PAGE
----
With stills lenses SLR Magic recommend that you set the lens no wider than about f4 to keep the image usable – although you can go faster if you like the dreamy look. In testing, I paired it with an old Leica R 60mm f2.8 macro and also a Minolta 58mm f1.2.
When you look at the front of an anamorphic lens the elements look oval and not round. The adapter needs to be attached and carefully aligned with the main lens. If it is slightly off axis then vertical lines will appear to be skewed and generally this looks bad. To make sure this is done correctly you can follow the instructions in this video from SLR Magic:
Like other Anamorphic adapters the Anamorphot can be focused from near to far and can be used in a dual focus arrangement. What transforms it into a more usable setup is the Rangefinder.
The Rangefinder is a focusable diopter lens that is attached to the front of the anamorphic lens and provides a single focus ring for the whole setup. It comes in two versions and the more expensive cine version is required for the Anamorphot.
To use it you set both the main lens and Anamorphot adapter at infinity, and then focus normally using just the Rangefinder. You can also focus down to around 3ft 6” without the need for additional diopter filters. This is genius.
The focus ring has a rotation of 240 degrees and is cine-geared for use with follow and remote focus. This is ideal if you are shooting with a remote focus system or follow focus, but makes it hard to focus with a hand on the lens (in common with most cine lenses). It took me several turns to get from one end to the other. It is nice and smooth, though, and has witness markings to make a focus puller’s life easier. The Rangefinder has a special locking thread system that allows the adaptor to be rotated so the marks are visible and lined up where you want them.
The front of the Rangefinder rotates, which is bad news if you planned to use a variable ND filter or clip-on matte box. The front of the Rangefinder also extends when you focus closer – making it hard to use with rail-mounted matte boxes. The simplest filter solution is to use a camera with built-in ND filters. If you don’t, then you need to screw 82mm filters into the Rangefinder’s front thread. 82mm is not the most common filter size so the extra cost of ND filters will have to be factored in if you need them to work in daylight with your camera. SLR Magic tell me that they are working on an affordable set of 82mm ND filters that will be of high quality.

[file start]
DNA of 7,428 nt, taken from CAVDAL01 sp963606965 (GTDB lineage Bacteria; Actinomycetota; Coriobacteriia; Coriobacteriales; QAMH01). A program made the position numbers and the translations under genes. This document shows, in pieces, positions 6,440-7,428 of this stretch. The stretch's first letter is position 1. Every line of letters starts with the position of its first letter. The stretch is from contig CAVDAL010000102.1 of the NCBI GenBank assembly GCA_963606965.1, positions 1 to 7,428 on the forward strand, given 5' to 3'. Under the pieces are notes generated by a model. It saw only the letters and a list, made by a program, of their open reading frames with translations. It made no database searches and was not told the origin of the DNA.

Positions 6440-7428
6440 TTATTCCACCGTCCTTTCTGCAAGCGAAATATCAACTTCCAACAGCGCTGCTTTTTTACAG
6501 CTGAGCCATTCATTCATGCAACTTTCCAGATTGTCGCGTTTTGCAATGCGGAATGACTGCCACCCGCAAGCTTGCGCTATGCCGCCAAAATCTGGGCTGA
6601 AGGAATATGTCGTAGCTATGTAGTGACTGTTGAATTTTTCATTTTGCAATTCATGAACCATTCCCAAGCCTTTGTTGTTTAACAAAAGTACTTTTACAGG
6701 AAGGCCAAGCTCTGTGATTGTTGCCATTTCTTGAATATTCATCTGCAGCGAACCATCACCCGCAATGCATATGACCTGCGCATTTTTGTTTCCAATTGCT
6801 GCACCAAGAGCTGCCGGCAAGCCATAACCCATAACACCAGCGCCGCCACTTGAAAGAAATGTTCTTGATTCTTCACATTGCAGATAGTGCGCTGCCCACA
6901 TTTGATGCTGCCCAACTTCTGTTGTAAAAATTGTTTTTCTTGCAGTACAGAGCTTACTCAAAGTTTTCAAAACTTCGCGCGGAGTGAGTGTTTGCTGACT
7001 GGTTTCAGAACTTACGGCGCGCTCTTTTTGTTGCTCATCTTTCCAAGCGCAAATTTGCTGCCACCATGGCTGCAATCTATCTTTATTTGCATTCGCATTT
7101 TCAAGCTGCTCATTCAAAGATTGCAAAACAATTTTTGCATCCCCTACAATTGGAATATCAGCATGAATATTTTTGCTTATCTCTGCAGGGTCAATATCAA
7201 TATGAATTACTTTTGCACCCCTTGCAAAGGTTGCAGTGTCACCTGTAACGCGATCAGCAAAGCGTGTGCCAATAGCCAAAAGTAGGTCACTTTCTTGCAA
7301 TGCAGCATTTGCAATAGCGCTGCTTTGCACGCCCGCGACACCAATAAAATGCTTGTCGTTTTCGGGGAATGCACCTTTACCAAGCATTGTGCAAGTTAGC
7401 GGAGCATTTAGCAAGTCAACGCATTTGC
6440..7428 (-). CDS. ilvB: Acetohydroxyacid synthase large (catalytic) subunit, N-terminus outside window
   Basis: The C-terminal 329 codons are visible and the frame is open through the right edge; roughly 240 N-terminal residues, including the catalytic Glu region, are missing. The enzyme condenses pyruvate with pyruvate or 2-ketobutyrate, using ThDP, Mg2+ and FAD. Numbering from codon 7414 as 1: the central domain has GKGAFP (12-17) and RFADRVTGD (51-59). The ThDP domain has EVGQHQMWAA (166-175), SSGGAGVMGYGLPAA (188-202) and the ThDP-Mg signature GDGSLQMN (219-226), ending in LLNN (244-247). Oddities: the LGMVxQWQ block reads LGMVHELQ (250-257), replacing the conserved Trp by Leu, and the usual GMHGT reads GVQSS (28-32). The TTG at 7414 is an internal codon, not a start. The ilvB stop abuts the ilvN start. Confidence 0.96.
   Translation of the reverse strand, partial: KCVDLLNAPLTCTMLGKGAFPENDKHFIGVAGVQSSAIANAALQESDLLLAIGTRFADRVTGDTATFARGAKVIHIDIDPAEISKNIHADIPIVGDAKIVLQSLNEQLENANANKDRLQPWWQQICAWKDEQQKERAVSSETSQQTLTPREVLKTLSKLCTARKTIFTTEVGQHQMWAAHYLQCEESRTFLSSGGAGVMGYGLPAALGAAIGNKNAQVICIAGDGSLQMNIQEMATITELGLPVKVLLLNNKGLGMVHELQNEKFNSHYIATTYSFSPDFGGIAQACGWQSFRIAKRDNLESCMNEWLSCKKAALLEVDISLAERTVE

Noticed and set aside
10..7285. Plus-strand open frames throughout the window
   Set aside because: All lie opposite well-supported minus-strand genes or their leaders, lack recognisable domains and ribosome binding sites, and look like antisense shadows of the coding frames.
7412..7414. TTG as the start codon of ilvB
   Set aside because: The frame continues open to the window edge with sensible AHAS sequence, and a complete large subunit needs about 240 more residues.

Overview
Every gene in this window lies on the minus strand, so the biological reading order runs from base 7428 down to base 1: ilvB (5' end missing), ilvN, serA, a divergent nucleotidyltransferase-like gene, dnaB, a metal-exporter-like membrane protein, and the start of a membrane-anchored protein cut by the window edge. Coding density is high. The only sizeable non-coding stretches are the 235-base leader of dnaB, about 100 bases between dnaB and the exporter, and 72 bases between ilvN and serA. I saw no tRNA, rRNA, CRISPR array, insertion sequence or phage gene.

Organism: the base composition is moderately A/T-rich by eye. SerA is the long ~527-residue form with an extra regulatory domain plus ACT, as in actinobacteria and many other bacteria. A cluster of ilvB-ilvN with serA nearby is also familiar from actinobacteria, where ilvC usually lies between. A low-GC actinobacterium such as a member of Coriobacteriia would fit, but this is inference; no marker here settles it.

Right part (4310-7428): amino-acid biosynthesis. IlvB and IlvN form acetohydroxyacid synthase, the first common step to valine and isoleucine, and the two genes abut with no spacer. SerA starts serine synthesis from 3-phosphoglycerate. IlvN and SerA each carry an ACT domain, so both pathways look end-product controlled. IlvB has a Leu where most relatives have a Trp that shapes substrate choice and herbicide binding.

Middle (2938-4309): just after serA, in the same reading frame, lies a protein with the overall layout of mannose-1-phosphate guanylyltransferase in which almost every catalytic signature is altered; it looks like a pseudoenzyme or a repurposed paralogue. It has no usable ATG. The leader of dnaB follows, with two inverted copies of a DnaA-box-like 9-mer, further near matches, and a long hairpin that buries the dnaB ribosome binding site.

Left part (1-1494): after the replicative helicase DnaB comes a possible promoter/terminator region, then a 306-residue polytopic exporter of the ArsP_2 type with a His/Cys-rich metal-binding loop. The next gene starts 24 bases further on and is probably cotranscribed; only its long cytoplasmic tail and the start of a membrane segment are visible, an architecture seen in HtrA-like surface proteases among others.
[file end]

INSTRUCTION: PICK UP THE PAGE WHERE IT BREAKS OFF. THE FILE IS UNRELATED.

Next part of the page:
The Rangefinder isn’t restricted to working with the 2x Anamorphot. It can work with many other vintage anamorphic adapters. EOSHD.com has tested the Rangefinder with a vintage Kowa 2x anamorphic and reported good results. There will be cheaper versions with 72mm, 58mm, or 52mm thread sizes for $299 US, but without the witness markings.
It can also work on stills lenses without an anamorphic adapter. Used this way it can provide cine geared focussing for many stills lenses of 35mm or longer (in full-frame). The stills lens is set to infinity and all focusing is done with the Rangefinder. When paired with Nikon lenses it has the benefit of correcting the focus direction too. This is potentially a great way to make stills lenses more usable, although there will be some trade off in resolution, distortion and flare. We aim to test this in the future. Andrew Chan of SLR Magic explains this use in the video below:
The combination of Rangefinder, Anamorphot and main lens is pretty cumbersome. I would recommend using a lens support system and rails to keep everything secure. Despite its quirks, what you end up with is a long but usable lens arrangement that, when set up properly, handles much like a proper anamorphic cinema lens. But what are the results like and what is it like to work with?
To find out I paired it with my Sony a7R II and headed out into the streets of London.
The first thing you learn when shooting anamorphic lenses is that getting your verticals straight is critical. Even the slightest amount of lean can look very odd unless you want to achieve a ‘starship about to go into warp’ effect (see the video below). After trying handheld shooting for a day I rapidly came to the conclusion that using a solid tripod like my Sachtler Video18P was a much better idea. Taking time to make sure each shot was 100% levelled was important.
I decided I would shoot my test with the a7R II in S35 mode, aiming for a super-letterboxed 3.56:1 final aspect. I knew that this could be cropped in post to a more conventional 2.39:1 later. With a Minolta 58mm f1.2 lens set around f4 had lovely bokeh but were pretty soft as you can see in this video which I shot with my friend James Tonkin of Hangman Studios: